For Christians, discomfort with the Old Testament is nothing new. During the second century, Marcion shunned what he saw as the wrathful God of Israel, instead embracing the compassionate figure of Jesus of Nazareth. In Bearing God’s Name: Why Sinai Still Matters, Prairie College Old Testament professor Carmen Joy Imes recovers the importance of God’s law for the church today, rejecting the popular heresy that we can dismiss the Old Testament in favor of the New. Writer Jen Pollock Michel spoke with Imes about the personal and communal dimensions of entering into the Sinai covenant through Jesus, the true Israelite.
As you envisioned this book, what level of Old Testament familiarity were you assuming on the part of your readers?
I was thinking of my students when I wrote it. Some of them know nothing about the Bible, while others have been in church all their lives. But even among the regular churchgoers, I find plenty of biblical illiteracy and some very simplistic ways of understanding Scripture. By and large, they read the Old Testament moralistically, looking for heroes, for people whose example they can follow. But it’s very frustrating and disappointing, because everyone they encounter is flawed.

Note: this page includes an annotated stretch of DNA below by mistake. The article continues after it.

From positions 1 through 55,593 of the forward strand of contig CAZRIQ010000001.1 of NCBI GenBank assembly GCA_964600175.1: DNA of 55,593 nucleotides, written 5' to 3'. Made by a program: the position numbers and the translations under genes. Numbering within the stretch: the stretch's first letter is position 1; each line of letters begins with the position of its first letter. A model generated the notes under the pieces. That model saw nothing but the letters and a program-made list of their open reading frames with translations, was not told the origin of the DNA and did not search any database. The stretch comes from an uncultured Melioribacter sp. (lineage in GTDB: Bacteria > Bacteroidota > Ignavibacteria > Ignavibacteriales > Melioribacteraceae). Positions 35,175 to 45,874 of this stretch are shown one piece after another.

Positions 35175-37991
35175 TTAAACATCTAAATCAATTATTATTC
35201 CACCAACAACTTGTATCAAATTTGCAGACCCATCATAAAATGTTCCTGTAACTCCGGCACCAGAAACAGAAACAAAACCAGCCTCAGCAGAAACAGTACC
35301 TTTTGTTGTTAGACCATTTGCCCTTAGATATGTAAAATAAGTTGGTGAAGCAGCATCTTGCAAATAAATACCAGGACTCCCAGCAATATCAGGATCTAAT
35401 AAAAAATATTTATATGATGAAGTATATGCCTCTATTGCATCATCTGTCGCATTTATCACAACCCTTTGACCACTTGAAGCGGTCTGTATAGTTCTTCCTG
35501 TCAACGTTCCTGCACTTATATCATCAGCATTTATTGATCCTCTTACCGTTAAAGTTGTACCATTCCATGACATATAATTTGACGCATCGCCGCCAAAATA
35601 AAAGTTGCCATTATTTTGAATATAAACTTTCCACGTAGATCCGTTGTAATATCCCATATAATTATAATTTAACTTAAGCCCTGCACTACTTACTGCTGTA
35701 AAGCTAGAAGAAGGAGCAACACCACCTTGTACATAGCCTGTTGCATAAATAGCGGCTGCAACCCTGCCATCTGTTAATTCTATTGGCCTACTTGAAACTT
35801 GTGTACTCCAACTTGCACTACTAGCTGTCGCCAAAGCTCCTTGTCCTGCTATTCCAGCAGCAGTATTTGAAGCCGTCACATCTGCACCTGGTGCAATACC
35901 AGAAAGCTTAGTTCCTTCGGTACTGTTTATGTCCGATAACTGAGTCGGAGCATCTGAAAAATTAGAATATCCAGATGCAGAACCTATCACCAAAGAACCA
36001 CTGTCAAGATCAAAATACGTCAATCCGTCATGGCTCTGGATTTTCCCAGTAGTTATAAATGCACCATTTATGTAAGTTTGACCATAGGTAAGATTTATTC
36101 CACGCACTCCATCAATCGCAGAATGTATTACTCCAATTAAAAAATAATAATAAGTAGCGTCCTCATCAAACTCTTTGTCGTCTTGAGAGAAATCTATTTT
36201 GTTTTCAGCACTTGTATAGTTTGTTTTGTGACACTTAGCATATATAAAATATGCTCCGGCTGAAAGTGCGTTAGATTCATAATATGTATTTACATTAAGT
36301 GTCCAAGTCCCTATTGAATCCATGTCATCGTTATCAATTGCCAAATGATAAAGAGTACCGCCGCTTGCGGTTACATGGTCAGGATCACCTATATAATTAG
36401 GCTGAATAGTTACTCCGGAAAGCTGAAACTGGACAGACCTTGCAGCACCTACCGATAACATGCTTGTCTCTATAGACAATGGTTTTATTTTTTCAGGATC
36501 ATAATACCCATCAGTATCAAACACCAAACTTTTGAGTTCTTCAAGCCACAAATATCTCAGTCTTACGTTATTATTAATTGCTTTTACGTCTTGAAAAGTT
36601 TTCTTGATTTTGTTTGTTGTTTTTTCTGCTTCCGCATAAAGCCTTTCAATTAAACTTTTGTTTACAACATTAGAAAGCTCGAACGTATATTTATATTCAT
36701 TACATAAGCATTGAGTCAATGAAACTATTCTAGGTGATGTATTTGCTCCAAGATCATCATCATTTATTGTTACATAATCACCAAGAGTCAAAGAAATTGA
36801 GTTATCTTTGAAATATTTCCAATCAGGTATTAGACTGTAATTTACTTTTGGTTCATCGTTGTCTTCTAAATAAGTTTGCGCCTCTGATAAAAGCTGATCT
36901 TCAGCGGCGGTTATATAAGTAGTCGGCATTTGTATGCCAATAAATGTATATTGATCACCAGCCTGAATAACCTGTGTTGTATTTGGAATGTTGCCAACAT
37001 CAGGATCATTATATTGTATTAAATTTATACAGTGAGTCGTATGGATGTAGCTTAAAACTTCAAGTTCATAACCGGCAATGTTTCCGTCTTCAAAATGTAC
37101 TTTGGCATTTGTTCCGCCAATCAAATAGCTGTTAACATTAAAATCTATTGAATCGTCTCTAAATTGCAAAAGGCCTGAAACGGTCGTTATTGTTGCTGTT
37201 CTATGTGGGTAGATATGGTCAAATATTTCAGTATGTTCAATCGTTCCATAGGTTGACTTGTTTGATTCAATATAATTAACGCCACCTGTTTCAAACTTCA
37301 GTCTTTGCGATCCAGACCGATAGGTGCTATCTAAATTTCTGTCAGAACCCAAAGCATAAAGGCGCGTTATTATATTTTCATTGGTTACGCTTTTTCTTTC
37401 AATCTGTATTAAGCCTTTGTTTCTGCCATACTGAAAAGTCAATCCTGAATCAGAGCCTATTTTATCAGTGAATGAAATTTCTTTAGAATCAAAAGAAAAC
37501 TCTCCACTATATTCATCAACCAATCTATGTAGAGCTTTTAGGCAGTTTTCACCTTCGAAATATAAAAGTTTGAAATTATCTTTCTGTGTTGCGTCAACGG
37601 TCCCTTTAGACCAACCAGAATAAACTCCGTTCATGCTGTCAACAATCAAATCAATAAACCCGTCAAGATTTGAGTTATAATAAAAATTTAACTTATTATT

When students arrive in my Torah class, I help them dig deeper into Scripture. There’s some excavating that needs to be done to help them read the Bible as it’s intended.
The temptation to unhitch ourselves from the Old Testament is quite old, but is there anything particularly new about the way that temptation expresses itself today?
There are the classic issues people have struggled with for centuries, but these may be more acute in our age. Nowadays, we encounter questions like: What about the ...1
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